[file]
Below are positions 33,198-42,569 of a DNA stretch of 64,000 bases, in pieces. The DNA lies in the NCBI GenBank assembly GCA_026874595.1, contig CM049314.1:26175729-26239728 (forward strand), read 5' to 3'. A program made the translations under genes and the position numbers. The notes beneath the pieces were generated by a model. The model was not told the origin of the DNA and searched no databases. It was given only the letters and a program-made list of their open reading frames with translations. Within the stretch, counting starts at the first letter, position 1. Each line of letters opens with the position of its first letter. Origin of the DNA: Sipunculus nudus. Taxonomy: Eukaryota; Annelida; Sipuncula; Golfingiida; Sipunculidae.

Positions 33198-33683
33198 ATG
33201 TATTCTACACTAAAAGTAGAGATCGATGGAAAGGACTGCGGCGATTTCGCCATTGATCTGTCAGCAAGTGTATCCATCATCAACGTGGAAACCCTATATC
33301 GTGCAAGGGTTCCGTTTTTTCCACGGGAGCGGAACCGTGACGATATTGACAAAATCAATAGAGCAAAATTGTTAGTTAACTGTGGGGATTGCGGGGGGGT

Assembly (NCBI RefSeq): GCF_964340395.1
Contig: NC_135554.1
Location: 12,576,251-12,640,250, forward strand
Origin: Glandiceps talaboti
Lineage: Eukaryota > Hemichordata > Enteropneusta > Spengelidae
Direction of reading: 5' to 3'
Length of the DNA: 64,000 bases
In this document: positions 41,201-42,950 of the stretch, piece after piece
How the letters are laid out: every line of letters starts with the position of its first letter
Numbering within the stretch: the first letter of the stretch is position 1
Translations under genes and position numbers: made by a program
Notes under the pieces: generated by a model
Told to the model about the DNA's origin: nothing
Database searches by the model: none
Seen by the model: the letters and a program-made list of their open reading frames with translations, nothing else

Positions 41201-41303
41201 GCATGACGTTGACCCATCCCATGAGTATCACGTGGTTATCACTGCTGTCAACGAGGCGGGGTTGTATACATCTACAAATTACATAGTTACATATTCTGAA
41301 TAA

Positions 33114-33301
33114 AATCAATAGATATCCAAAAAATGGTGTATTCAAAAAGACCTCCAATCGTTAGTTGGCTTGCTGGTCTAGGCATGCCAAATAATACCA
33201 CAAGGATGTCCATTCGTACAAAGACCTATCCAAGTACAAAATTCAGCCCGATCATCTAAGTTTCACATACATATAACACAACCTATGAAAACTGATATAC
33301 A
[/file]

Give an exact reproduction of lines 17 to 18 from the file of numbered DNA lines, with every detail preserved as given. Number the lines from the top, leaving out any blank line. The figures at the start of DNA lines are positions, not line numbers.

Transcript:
Notes under the pieces: generated by a model
Told to the model about the DNA's origin: nothing